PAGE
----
Are you achieving financial goals with your current savings plan?
Even if you adore your job, chances are you dream of hanging up your apron someday. The time to start saving is now, not several years down the line. You never know what life has in store, and the larger your nest egg when things are going well, the more security you’ll enjoy.
How can you get on track with achieving your financial goals for retirement? Taking a step-by-step approach minimizes your frustration while getting you to the finish line. Take the following actions this year to get on the path to retirement savings success.
1. Create and Pad Your Emergency Fund
While you’re focused on achieving financial goals, the most important thing to consider is making sure you prepare for the unexpected. Job loss and illnesses can derail anyone’s life. Most experts recommend that you set aside three to six months’ worth of living expenses.
Does that prospect seem challenging? If you have a tight budget, it can prove tough to save. Try these tips.
- Don’t show yourself the money: If you have direct deposit, assign an amount to go to savings each pay period — even if it’s $5. If the money automatically goes to your savings, you need to make a conscious choice to withdraw it.
- Don’t get a debit card for your savings account: Better yet, open your emergency fund at a different financial institution than your usual one. Don’t link your accounts. That way, you can’t spend without physically going to the branch to withdraw funds.
- Take on a side hustle: If you find a part-time job, have the income deposited directly to your fund.
2. Pay Off Debt
If you’re carrying a ton of student loans and credit card debt, your bills will eat through your savings if you need to use them before retirement. Playing down debt means minimizing your monthly expenses. Once you eliminate those bills, you have more money to devote to your retirement planning.
Select the credit card with the highest interest rate and pay it off first. Then, move on to the next. Once you begin freeing up additional funds monthly, dedicate the extra cash toward paying off remaining debt more quickly.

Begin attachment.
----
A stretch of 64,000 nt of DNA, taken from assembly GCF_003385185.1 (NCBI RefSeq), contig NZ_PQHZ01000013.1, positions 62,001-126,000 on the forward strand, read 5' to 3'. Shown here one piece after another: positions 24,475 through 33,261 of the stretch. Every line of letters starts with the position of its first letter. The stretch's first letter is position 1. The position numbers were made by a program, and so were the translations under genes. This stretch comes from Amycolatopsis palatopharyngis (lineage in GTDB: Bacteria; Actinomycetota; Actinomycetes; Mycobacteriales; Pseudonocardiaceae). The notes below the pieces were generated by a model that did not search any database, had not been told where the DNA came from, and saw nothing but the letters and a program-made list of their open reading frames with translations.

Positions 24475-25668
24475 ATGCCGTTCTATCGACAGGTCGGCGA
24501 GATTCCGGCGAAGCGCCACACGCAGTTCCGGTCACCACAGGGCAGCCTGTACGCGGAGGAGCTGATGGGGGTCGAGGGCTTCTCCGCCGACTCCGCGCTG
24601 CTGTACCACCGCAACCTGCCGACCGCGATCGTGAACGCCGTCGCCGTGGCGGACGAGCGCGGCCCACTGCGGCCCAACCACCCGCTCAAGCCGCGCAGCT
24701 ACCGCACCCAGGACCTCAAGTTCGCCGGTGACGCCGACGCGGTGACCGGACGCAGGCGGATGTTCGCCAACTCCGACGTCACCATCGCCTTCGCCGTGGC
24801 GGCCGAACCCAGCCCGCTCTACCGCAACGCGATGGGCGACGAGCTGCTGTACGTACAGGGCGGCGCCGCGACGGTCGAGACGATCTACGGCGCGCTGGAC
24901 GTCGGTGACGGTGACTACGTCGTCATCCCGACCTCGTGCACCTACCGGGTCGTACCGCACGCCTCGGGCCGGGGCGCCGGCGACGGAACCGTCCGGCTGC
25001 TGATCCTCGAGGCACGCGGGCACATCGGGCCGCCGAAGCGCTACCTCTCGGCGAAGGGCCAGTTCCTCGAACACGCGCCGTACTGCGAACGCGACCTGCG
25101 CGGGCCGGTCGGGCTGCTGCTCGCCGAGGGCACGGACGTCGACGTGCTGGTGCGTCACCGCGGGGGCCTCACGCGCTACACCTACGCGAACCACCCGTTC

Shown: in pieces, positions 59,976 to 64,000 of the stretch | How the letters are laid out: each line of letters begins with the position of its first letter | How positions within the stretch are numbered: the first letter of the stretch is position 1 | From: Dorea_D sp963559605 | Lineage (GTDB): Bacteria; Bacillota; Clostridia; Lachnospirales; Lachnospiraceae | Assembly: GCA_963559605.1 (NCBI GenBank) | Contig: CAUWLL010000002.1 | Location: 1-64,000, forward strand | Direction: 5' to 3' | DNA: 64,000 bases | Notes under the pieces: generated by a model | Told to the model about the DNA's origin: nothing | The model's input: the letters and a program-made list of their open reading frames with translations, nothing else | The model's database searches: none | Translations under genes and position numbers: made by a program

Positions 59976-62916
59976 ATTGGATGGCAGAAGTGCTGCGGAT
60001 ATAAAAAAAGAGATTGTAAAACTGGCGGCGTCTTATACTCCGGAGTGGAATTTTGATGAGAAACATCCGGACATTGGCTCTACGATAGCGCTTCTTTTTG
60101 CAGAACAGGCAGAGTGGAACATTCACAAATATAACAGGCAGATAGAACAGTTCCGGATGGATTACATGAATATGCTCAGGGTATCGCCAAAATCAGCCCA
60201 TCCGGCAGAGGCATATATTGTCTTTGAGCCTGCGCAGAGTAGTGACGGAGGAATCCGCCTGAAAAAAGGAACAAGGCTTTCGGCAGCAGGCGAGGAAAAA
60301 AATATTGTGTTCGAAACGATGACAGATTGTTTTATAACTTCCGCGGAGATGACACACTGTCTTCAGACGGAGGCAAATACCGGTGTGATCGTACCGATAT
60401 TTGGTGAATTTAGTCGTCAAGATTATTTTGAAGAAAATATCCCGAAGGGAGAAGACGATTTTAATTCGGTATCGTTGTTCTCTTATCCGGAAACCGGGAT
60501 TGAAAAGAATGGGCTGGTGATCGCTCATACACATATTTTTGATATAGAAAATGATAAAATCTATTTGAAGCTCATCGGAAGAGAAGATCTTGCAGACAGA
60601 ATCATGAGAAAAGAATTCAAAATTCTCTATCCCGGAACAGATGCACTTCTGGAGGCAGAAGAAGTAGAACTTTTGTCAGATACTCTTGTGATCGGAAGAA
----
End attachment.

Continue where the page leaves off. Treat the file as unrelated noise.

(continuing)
Similarly, while many sources of debt — like mortgages and student loans — are obvious and necessary, other debts can rack up your monthly bill more sneakily and unnecessarily. Consider whether each recurring charge or statement represents a need for yourself or your family. For example, the average household subscribes to four streaming services — does your family really need all the services you pay for, or would one suffice?
You should also consider how often you use the big-ticket items that make up your debt — like a vacation home or timeshare you barely use, or a project car you’ve been telling yourself for years that you would restore with little to show for it. These wishful purchases are often entirely unnecessary, so you may consider selling some of these larger expenses. For example, do you really need a vacation home or timeshare — an expense which costs an average of $20,000 — while a similar-quality Airbnb would suit your family perfectly well and cost thousands of dollars less?
3. Investigate Residual Income Streams
If you want to supercharge your savings, finding ways to automate your income can help you reach your goals. If you maintain a blog, investigate affiliate marketing, and banner ad opportunities. Do you have a spare bedroom or a guest house? Consider renting it out on sites like Airbnb. Perhaps you’ve always dreamed of designing an online course or writing an e-book — make this year the one you finish it!
4. Learn to Invest
Many people shy away from investing, but if you follow their lead, you’re missing a valuable opportunity to grow your savings at the pace of inflation. Even high-yield savings accounts average only 3% returns — but the stock market averages far higher returns over time.
If you’re not ready to investigate which stocks to buy, consider opening a mutual fund account. These accounts diversify your portfolio for you. You can even select funds that support the same causes as you do.
5. Take Advantage of New Tax Regulations
Due to changes in the tax law, you can now sock away considerably more cash for retirement without taking a tax hit. Indeed, maximizing your savings can result in tax benefits. If you have a financial advisor, sit down and review your strategy. If you typically manage your money and taxes yourself, invest in quality preparation software that doubles as a planning service. Such programs can help you determine how much you can put away while taking advantage of deductions and credits.
Achieving Financial Goals for Your Retirement
You can obtain a comfortable retirement if you start early and plan wisely. Employ these strategies so that when the time comes, you can hang up your hat with no worries.
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